After the obvious deficit of affordable housing for the LIG and EWS groups, what is most striking is the low availability of budget housing projects that fall in the price range of Rs. 40-55 lakh in urban areas.
Indian developers focus on housing for higher income groups whenever there is an uptick in the economy. The demand and supply trends for the last decade have not been supportive to the cause of affordable housing for the Indian middle class. It is no accident that the mid-income housing segment is the most important customer base of housing finance companies.
Encouraging more institutional funding will help fast-pace the budget housing pipeline. With the potential rate of return being as high as 25%, investment into budget housing projects offers excellent incentives for institutional funders. However, given India’s abysmal track record for transparency in the past, such funds will always seek the security and sustainability of developers with a good reputation.
Challenges for budget housing
One challenge is bottlenecks in the project approval process. Secondly, most of our larger cities suffer from a lack of good support infrastructure in emerging locations.
Building infrastructure, especially roads, to connect adjacent geographies to prime city centres is the most logical and sustainable way to keep real estate costs within reach of the growing middle class. City planners must undertake detailed feasibility studies before launching large infrastructure projects.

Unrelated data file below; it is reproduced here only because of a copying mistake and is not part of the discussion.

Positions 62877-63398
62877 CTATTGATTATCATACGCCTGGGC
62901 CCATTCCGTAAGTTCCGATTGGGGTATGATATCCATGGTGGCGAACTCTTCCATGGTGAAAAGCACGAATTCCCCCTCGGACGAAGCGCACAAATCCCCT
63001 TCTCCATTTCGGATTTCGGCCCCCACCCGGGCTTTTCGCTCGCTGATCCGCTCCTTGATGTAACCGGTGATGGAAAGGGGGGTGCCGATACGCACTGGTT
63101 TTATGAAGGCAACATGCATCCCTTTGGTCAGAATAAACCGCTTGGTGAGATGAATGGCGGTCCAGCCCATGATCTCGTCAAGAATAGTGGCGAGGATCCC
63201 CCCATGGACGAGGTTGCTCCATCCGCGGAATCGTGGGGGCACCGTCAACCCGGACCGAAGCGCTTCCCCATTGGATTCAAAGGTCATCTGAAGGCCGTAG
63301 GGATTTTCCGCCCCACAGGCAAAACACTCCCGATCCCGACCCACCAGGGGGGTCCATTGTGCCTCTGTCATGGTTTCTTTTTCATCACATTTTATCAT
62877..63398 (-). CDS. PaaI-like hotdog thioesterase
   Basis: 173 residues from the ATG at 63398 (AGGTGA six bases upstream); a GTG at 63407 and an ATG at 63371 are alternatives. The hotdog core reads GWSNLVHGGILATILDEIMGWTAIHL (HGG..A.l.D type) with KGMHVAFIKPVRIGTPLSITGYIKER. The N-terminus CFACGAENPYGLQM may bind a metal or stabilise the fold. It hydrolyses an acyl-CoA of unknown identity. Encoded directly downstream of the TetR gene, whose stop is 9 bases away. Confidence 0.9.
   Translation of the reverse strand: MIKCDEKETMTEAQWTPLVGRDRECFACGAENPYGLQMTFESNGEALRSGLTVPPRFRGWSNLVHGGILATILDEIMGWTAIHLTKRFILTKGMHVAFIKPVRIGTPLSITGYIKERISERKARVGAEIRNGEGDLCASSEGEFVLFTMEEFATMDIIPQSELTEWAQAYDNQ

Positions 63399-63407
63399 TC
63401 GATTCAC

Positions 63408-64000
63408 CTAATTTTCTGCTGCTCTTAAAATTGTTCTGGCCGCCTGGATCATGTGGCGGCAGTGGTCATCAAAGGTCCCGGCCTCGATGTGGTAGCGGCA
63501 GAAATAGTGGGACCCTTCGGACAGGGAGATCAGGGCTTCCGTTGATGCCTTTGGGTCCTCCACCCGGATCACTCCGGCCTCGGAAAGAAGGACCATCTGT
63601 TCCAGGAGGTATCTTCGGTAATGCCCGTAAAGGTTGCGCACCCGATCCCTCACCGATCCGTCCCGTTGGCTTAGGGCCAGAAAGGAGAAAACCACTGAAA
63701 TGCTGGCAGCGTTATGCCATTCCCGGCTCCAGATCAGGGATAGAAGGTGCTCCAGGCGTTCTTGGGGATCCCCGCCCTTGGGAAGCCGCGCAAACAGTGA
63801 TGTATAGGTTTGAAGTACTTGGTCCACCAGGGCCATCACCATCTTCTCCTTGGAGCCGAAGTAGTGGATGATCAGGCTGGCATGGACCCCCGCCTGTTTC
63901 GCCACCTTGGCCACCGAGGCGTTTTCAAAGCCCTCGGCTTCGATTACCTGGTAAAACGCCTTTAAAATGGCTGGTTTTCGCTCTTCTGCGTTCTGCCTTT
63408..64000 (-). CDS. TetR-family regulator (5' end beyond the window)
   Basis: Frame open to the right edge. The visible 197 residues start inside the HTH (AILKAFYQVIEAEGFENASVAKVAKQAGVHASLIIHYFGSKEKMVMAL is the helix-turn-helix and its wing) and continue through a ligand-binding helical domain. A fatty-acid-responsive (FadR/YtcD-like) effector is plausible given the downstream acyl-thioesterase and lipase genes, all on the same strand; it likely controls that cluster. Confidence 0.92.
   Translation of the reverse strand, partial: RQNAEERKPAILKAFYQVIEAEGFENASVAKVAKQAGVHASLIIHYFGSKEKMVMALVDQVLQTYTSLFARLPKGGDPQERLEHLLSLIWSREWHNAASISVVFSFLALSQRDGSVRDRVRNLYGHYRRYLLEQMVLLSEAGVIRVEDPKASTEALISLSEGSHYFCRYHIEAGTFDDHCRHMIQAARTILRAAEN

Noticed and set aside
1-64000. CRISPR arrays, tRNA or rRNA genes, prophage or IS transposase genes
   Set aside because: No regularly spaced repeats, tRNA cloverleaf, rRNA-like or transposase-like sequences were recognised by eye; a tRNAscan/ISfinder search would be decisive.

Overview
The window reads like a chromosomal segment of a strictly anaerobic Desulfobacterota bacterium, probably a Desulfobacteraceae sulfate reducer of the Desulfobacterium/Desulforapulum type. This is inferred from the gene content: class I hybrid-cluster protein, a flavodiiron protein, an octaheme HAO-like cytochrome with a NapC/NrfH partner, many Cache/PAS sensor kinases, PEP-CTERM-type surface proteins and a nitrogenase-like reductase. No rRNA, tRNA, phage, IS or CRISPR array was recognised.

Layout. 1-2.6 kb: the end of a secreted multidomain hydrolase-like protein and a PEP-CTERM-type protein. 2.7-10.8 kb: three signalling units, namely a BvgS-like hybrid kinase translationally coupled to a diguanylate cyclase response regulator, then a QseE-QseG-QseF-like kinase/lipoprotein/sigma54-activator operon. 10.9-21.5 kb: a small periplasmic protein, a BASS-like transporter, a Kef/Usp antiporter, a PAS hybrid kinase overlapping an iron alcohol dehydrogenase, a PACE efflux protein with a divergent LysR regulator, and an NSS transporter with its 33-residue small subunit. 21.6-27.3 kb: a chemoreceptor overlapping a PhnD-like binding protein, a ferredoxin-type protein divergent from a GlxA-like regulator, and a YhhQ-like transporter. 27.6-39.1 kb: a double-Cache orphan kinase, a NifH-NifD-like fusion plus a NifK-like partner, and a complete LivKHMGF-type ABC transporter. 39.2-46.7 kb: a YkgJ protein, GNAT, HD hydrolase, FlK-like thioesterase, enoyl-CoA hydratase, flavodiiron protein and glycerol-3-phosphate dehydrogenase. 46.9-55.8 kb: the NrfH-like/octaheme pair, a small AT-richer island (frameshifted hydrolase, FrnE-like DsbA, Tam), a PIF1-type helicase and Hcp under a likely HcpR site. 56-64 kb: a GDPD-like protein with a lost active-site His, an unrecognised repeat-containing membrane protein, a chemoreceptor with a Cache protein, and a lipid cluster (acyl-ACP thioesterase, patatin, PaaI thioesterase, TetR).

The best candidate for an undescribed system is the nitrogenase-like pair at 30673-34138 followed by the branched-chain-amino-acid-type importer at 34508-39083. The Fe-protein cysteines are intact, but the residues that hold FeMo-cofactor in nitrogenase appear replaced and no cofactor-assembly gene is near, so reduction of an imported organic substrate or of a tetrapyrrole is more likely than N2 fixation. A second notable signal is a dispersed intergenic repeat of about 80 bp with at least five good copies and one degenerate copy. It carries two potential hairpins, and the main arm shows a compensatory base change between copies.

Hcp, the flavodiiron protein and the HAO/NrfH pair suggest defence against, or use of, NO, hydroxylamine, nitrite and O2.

The presence of too many fly-by-night players in this segment tends to discourage large-scale FDI funding. This has been the top reason why institutional funding requires so much time to identify its preferred plays in the Indian budget housing market. Also, profit margins have been and will remain thin if developers limit themselves to a small number of units. Often, projects with large number of units are promoted by large developers – the primary reason why massive integrated townships with an adequate supply of budget housing see maximum investment from foreign investors and funds.
Large integrated townships help reduce the impact of high land prices on end-users as developers are able to pass on the economies of scale to their buyers and simultaneously provide superior amenities and more green spaces.